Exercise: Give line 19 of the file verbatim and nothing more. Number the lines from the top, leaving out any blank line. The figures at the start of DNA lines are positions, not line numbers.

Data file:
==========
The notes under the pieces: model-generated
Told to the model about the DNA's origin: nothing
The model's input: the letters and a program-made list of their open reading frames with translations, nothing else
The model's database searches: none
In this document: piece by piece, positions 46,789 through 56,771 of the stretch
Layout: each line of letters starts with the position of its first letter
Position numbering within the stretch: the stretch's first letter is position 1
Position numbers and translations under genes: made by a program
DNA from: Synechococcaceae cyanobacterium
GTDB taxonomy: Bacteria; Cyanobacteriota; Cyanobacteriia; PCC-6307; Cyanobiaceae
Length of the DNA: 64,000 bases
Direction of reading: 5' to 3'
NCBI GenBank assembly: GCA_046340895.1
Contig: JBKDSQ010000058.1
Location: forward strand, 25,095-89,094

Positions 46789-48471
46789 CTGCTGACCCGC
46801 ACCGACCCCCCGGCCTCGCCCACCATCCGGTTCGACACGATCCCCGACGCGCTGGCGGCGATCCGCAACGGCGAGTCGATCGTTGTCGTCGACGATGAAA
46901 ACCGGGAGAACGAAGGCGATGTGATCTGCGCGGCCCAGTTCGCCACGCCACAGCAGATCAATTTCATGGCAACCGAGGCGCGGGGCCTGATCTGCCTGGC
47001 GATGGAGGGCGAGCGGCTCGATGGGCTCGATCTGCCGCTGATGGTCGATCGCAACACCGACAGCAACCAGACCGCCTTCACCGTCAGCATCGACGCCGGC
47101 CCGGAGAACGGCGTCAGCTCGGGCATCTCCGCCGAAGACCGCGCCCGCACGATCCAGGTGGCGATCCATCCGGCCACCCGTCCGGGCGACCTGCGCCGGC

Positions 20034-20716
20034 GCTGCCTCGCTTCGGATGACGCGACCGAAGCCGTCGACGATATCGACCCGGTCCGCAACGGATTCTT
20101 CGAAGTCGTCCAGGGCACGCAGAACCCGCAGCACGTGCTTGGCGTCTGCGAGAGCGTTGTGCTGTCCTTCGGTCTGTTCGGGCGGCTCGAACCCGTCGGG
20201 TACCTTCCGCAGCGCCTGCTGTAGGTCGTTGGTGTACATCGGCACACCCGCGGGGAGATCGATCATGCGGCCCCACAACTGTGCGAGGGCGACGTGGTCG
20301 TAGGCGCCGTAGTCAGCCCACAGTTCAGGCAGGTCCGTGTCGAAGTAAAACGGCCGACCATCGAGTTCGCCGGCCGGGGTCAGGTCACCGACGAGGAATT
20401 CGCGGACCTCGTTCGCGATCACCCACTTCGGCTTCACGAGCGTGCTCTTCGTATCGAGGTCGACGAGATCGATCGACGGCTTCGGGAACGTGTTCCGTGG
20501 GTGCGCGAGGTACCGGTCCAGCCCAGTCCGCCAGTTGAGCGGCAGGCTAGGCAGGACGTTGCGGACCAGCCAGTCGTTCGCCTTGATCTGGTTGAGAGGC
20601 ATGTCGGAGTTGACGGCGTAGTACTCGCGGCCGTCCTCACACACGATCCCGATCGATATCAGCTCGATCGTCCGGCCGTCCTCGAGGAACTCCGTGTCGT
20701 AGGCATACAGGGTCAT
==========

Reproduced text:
46901 ACCGGGAGAACGAAGGCGATGTGATCTGCGCGGCCCAGTTCGCCACGCCACAGCAGATCAATTTCATGGCAACCGAGGCGCGGGGCCTGATCTGCCTGGC